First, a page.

This is not me. However, our attitudes towards the Hawaiian beach, where we found ourselves due to a combination of waves and currents of both the ocean and life, coincide.
We both agree with Navigare necesse est (vivere non est necesse)

Research

My area of mathematical activity is Number Theory.
More specifically, I study the p-adic aspects
of the theory of
Modular Forms, Elliptic Curves and associated
L-functions. This area of Number Theory takes its roots in the classical analytic theory of elliptic and
modular functions. Its modern development has been motivated by deep conjectures, such as the
conjecture of Birch and Swinnerton-Dyer. Recently it found impressive applications in
the area of modern cryptography and information technology.
My research involves a substantial amount
of computer calculations.
The students willing
to learn exciting mathematics and at the same time become
trained in contemporary technology are welcome to participate!
Graduate students are encouraged to join my class and to take part in this research.

From my general policies:

I am bad at keeping any math confidential. Being a child, I got impressed by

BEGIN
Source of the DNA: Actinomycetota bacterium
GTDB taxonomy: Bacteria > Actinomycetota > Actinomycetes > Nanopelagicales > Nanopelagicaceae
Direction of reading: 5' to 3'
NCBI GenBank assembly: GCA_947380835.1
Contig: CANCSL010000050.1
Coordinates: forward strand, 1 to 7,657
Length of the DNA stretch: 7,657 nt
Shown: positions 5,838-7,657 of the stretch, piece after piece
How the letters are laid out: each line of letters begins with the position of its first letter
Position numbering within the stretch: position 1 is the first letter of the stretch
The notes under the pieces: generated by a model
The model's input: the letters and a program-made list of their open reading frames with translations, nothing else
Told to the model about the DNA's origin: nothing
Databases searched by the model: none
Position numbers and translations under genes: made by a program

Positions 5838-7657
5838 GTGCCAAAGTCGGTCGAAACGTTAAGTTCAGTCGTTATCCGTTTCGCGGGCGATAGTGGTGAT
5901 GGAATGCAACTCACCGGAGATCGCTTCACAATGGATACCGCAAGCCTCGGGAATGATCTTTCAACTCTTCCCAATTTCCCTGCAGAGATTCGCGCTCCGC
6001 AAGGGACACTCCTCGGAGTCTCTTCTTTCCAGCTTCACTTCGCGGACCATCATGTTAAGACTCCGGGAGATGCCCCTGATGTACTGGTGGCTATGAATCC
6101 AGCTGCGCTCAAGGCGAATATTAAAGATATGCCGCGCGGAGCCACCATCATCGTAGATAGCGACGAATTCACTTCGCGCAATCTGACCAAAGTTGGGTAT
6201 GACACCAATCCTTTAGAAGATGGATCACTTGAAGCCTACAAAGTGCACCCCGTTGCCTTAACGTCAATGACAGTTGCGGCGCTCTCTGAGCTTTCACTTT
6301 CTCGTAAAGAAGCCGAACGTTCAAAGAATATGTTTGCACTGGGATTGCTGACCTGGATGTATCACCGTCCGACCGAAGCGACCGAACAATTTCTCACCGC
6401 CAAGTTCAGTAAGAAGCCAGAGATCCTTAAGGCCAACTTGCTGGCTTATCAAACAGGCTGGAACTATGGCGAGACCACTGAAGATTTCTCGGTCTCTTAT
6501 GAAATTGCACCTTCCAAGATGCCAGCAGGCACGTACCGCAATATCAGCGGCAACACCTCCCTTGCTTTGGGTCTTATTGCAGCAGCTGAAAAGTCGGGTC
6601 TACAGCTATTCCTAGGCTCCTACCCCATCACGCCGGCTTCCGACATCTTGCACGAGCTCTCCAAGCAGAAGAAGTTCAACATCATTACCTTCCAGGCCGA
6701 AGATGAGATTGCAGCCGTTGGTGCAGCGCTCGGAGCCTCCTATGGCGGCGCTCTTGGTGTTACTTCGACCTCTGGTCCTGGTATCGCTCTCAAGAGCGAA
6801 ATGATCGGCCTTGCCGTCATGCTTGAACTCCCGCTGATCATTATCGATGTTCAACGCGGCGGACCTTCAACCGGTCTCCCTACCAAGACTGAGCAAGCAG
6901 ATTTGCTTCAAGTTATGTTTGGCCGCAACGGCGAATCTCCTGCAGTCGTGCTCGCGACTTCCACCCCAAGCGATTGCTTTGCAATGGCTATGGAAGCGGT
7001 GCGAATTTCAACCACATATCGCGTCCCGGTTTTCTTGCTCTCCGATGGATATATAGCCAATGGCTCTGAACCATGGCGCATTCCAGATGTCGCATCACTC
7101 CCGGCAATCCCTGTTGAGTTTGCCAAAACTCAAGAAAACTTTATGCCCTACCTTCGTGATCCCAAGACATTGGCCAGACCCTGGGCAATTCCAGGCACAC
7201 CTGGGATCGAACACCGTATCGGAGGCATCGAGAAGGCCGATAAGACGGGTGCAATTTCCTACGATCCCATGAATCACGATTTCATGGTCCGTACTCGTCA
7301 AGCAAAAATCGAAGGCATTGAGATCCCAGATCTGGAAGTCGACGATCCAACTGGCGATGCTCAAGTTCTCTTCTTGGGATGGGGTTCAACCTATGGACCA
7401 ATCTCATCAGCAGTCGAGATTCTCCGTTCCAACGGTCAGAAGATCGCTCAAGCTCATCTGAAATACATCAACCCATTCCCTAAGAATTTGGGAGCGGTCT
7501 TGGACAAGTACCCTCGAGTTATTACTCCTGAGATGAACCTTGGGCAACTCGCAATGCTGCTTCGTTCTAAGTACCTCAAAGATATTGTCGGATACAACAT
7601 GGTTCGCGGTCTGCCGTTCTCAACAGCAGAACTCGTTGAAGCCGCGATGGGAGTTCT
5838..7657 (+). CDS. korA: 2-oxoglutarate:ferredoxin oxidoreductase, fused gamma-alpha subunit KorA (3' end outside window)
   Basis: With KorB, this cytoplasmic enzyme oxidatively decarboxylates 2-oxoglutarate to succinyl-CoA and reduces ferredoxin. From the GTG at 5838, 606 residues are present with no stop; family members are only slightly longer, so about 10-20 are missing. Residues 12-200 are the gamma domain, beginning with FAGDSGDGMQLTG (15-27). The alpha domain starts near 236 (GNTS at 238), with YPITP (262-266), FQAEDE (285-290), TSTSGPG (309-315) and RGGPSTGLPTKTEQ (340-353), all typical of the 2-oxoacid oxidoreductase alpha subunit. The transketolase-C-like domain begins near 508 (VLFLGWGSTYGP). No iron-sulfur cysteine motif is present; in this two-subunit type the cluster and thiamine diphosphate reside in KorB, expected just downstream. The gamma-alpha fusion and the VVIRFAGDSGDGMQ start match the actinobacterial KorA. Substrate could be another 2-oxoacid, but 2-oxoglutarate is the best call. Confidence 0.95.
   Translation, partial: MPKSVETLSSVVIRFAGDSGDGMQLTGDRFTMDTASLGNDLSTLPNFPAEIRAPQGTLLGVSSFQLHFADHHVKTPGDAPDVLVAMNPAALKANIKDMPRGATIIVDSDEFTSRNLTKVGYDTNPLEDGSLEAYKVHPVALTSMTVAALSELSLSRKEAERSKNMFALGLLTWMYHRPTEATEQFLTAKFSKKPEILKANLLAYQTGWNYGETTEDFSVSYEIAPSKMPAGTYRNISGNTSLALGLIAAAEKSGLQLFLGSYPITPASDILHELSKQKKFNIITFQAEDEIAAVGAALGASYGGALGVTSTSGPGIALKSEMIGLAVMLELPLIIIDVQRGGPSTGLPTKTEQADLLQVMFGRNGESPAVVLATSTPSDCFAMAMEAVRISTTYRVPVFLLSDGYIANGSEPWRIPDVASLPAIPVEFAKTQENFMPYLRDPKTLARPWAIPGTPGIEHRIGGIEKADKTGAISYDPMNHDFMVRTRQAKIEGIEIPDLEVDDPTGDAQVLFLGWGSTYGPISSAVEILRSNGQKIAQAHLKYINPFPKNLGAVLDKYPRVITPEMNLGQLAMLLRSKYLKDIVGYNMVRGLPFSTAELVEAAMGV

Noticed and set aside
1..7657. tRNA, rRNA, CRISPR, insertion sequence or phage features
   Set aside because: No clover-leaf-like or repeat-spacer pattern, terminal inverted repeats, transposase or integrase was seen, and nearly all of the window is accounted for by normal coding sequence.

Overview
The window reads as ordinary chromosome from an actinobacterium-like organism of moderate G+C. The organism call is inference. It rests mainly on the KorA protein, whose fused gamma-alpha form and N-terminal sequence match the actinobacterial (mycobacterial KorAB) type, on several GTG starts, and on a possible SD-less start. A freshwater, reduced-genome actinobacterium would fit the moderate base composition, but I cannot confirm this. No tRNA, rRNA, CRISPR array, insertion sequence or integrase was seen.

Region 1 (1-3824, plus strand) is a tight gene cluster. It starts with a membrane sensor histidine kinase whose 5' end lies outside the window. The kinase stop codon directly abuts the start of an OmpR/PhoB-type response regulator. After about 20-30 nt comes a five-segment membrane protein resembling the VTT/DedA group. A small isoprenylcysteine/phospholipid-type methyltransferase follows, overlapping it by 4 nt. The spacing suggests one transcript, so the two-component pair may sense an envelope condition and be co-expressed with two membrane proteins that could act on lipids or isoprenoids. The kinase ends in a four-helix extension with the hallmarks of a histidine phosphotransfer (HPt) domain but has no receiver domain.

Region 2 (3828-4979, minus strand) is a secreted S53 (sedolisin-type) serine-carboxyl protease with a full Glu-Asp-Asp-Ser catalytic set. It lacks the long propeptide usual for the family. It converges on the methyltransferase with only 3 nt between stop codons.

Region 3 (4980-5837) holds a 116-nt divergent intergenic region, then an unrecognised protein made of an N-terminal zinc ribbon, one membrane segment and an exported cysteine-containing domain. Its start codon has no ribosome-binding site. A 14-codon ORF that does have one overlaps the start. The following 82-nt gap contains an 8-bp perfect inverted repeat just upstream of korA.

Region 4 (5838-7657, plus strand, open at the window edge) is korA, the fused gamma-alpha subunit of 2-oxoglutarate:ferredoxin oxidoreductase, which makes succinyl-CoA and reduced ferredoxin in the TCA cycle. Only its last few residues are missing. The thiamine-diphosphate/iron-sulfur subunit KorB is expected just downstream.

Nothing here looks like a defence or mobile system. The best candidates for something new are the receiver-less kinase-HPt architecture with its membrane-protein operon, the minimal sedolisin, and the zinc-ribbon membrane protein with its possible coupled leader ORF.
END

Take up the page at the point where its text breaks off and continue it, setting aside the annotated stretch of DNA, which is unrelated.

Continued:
"It is unspeakable to cover a theorem, one may only discover one!",
in Hugo Steinhaus, "What is and what is not Mathematics".

Those who are interested in more advanced subjects may have a look at
an extended version of my lecture on
continued fractions,
which I gave on an occasion at Lehigh University.

I am running
Hanf Competition. This is a mathematical problem-solving contest for undergraduate students.
Students enrolled in my classes may, at any time during the semester, solve a problem from the list.
I do appreciate that, and promise to increase the grade by at least 15% for a correct solution of any of these problems.
That it simply because I consider the problem solving skills highly relevant to mathematics.